In other words, the first part of risk assessment for electrical installations is to look at the M&E history of the building and what upgrades to the electrical system have been done. This can even apply to when substantial refurbishment to a building has been undertaken with a design team. In other words, never assume something has been done correctly in the past just because no apparent fault is manifesting itself.
Of course, PAT is chiefly about the safety of individual appliances taking power from the mains — nevertheless the bigger picture is important, particularly for electrical wiring and any interfaces impacting on portable equipment, eg inadequate power loadings can be significant to fire risks, just as inadequate earthing can lead to be personal safety risks in some circumstances.
The risk assessment of an appliance should consider matters such as the frequency of use, whether it is used in a harsh environment or whether it is double insulated, ie there is a higher degree of user protection from electrocution. There may be other factors, eg build quality of the appliance, cable length and ruggedness of these peripherals.
Once this risk assessment is done, an inspection or testing regime can be decided upon.
In terms of individual appliances subject to PAT, there would normally be a three-stage inspection.
The first stage would be a user check, ie an operator’s pre-use checks for loose cables, etc, where the appliance is truly portable (of course, this can’t be fully done where inaccessible or concealed spur boxes are used, for example).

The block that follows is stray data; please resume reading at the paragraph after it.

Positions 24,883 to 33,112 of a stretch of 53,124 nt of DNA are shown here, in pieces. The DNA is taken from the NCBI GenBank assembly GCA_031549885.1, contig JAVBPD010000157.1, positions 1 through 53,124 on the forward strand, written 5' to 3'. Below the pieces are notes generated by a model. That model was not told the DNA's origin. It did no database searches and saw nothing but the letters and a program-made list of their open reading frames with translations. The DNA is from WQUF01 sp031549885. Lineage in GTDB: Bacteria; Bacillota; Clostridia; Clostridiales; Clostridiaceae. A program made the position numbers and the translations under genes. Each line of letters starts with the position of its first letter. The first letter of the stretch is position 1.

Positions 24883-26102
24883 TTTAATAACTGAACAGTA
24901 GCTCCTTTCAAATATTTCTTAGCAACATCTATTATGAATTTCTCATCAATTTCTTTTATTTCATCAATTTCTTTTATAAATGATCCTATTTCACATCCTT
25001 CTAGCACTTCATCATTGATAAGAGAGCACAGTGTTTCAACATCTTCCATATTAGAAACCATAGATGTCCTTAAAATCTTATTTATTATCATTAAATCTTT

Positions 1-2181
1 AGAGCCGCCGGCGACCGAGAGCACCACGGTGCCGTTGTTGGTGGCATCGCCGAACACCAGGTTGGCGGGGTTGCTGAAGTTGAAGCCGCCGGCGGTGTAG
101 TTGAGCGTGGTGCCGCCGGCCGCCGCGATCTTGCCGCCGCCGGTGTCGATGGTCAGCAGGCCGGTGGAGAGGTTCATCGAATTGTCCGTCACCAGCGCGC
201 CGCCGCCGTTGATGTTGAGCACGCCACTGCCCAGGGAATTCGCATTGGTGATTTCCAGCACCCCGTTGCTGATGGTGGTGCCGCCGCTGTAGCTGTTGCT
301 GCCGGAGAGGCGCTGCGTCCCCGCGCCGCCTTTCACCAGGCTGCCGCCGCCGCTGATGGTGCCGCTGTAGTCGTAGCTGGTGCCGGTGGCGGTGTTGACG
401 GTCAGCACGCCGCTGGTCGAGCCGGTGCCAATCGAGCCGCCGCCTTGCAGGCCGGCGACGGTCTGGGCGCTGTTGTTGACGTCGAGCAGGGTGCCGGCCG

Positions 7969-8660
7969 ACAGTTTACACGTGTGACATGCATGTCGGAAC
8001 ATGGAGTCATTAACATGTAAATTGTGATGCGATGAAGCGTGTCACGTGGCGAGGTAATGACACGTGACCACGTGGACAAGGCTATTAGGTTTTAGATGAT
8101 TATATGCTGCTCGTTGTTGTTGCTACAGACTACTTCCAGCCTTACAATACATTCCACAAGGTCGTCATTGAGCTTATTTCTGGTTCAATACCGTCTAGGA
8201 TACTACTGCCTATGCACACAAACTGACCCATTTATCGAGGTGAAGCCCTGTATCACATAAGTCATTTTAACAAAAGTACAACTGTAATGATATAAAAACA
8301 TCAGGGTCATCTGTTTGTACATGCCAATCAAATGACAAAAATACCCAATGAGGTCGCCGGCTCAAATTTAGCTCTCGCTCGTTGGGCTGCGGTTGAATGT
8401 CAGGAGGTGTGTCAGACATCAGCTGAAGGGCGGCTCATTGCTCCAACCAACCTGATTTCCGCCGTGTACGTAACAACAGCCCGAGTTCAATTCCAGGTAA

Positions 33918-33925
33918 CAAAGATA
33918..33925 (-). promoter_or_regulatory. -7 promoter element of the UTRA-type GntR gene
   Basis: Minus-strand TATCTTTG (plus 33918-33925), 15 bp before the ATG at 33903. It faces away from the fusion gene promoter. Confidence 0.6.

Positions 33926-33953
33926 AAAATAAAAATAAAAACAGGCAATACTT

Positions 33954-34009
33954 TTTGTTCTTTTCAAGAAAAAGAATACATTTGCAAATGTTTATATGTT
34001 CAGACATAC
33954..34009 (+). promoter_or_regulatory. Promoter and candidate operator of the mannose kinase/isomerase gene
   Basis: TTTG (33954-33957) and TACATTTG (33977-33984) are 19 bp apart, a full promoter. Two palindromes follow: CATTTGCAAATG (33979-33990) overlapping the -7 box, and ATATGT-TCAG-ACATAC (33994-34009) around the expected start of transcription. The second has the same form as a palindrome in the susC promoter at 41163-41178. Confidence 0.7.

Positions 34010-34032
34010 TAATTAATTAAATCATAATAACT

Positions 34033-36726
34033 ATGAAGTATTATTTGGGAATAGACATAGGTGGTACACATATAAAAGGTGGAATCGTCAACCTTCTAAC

The second stage is visual inspection, at appropriate intervals, to check both the plug internally and any other connections. This needs to be undertaken by a competent person but not necessarily a fully qualified one.
Finally, some pieces of equipment may require a combined inspection and test by a person qualified to undertake such an examination and who is able to interpret the result — this is PAT.
Where an appliance is leased or under some other maintenance contract, PAT may be arranged by that party, although, arguably, this doesn’t negate the employer’s duty to undertake a visual inspection, ie to advise the owner/contractor if a repair is required outside routine servicing visits.
The frequency of testing is an area of differing opinion and, again, with no specific legal obligation. It might be dictated by the frequency of use and environment of the appliance in question; some organisations may have a blanket policy of annual PAT (or some other time standard frequency). Where there is any doubt, the advice of a qualified electrician should be sought. Also, for some appliances, the manufacturer’s instructions should be consulted about ongoing maintenance and inspection regimes.
In some cases, a simple user check and visual inspection is enough, such as checking for loose cables or other signs of damage like discolouration of the plug. This may not require a qualified electrician and can be used as a way to encourage user awareness of the potential dangers of all mains electricity.
Electricity is a significant cause of fires and accidental injury in the workplace.
There is no legal obligation to conduct portable appliance testing.
Neither is there any legal requirement as to the frequency of PAT — this should be decided after risk assessment and possibly after specialist electrical advice.
PAT is not an end in itself. It should be undertaken after the risk assessment of the whole electrical provision within a building or demise.
PAT is used by the vast majority of stakeholders as a control to monitor the safety of portable appliances that use cables and plugs.
The distinction between a portable and fixed electrical appliance is not always straightforward; manufacturers or other specialist advice may need to be taken in some individual cases.
An electrician may not need to carry out a full PAT programme — some appliances may only need user checks and other straightforward inspections of cables and plugs.